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M. N. Sokolov

[Vladimir] (Davidovich)

(b Tiflis [now Tbilisi], March 30, 1896; d Tbilisi, July 20, 1980).

Georgian painter, draughtsman, illustrator and stage designer. From 1910 to 1914 he trained at the Tiflis School of Painting and Sculpture and from 1919 to 1926 at the Académie Ronson in Paris. While in Paris he became closely acquainted with Modigliani, Ignacio Zuloaga, Natal’ya Goncharova and Mikhail Larionov. His early works, with their theatrically romantic depictions of Georgian national life, fantastic and Symbolist motifs and surreal effects of colour, combine elements of the grotesque with a charming poetic mystery (e.g. the ‘Tsotskhali’ Fish, 1920; Tbilisi, Mus. A. Georg.). His affinity with ancient Georgian and Persian art, of which he was a connoisseur, intensified on his return to Georgia in 1926; his colours became shimmering and tinged with gold, and, at the same time, the visual link with theatre became even stronger (many of his paintings have opera or ballet performances as their subjects or portray actresses in costume). He frequently depicted fantastic and mythological subjects (e.g. ...

Article

M. N. Sokolov

(Nestorovich)

(b Kukhi, nr Kutaisi, Aug 20, 1889; d Tbilisi, May 10, 1952).

Georgian painter, collagist, stage designer and film maker. He was born into a peasant family and studied from 1909 to 1916 in the Faculty of Physics and Mathematics at the University of St Petersburg. From 1910 to 1915 he also studied painting and drawing in the studio of L. Ye. Dmitriyev-Kavakazsky (1849–1916). With Pavel Filonov he became a member of the St Petersburg artistic group Intimnaya Masterskaya (The Intimate Studio). The group’s manifesto (1914) proclaimed the beginning of a new era in art, awarded a central importance to Filonov’s principle of sdelannost’ (‘madeness’) and drew attention to the fundamental structural principles of artistic language. The manifesto was one of the most original developments of the pre-revolutionary avant-garde in Russia.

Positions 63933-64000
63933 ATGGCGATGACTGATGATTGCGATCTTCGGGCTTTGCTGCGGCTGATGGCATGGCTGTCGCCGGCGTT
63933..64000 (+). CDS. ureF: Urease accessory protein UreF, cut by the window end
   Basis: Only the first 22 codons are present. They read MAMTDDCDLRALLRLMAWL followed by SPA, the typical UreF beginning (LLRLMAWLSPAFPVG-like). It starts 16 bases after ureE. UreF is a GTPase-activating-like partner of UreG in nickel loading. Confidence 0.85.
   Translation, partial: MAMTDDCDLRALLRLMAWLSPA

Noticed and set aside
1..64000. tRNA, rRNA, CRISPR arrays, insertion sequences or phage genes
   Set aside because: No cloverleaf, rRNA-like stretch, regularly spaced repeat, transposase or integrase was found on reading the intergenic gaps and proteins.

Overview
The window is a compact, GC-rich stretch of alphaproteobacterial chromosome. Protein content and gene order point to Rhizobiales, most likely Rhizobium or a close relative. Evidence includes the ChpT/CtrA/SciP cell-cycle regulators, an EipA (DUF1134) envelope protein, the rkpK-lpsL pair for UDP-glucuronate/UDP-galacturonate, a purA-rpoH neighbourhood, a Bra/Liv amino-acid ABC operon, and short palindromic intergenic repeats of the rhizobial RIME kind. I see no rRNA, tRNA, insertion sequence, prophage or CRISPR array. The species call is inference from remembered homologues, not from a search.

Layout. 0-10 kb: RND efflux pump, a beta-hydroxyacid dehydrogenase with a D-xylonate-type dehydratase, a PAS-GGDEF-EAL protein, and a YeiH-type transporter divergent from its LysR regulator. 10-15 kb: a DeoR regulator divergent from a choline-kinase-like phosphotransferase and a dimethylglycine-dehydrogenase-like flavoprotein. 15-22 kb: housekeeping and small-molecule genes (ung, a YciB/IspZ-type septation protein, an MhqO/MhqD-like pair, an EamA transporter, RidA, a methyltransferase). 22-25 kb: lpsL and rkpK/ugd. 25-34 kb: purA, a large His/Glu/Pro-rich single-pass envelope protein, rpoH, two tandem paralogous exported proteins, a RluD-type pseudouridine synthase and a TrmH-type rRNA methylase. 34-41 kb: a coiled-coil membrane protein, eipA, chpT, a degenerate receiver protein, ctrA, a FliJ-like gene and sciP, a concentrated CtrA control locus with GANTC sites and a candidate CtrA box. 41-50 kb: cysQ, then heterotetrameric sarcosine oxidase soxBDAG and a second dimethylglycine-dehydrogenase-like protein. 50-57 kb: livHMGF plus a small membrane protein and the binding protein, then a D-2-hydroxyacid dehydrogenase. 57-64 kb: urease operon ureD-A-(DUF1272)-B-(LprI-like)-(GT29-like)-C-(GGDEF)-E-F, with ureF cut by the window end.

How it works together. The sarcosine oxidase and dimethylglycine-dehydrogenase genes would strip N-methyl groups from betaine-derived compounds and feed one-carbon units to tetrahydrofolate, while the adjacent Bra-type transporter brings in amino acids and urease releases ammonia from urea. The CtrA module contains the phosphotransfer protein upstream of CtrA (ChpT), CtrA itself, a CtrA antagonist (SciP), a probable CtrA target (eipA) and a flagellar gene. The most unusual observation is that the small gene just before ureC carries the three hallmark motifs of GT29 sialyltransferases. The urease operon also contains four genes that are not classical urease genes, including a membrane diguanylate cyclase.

Kakabadze was an outstanding representative of the artistic avant-garde in Georgia. In his work innovation was always combined with a deep interest in Georgian national traditions, on which he was an expert. He studied medieval Georgian ornament while still a student, and in ...

Article

Mark Allen Svede

(b nr Cēsis, April 28, 1896; d Tbilisi, Georgia, July 14, 1944).

Latvian painter, printmaker, ceramicist, interior designer, tage and film set designer and theorist. He was the foremost ideologue for modernism in Latvia and was one of its greatest innovators. His militant defence of avant-garde principles befitted his experience as a soldier and as one of the artists who, after World War I, was denied a studio by the city officials and staged an armed occupation of the former premises of the Riga Art School. At the end of the war he painted in an Expressionist manner: In Church (1917; Riga, priv. col., see Suta, 1975, p. 19), for example, is an exaltation of Gothic form and primitivist rendering. Unlike his peers Jāzeps Grosvalds and Jēkabs Kazaks, he was extremely interested in Cubism and Constructivism, the theories of which informed his paintings, drawings, prints and occasional architectural projects of the 1920s. At this time he and his wife, the painter ...

Article

V. Rakitin

( Bogdanovich )

(b Tiflis [now Tbilisi], Jan 2, 1884; d Erevan, Dec 28, 1928).

Georgian stage designer and painter of Armenian origin, active in Russia . He studied at the Moscow School of Painting, Sculpture and Architecture (1901–3) but was expelled after a disagreement over the teaching methods. Posted to the Far East during military service, he became acquainted with Far Eastern decorative art, which inspired the works he exhibited with the Blue Rose group after his return to Moscow in 1907 (e.g. The Races, 1905; Moscow, Tret’yakov Gal.). His work of this time refers to traditional Chinese and medieval European art refracted through Art Nouveau, in an attempt to create a new decorative style in easel painting. In Moscow he often designed the décor for artistic soirées and balls, creating architecturally decorative compositions whose basic components were painted panels. In 1910 he travelled to Italy and in 1912–13 he worked in Paris, where he became acquainted with Sonia Delaunay and Robert Delaunay. In ...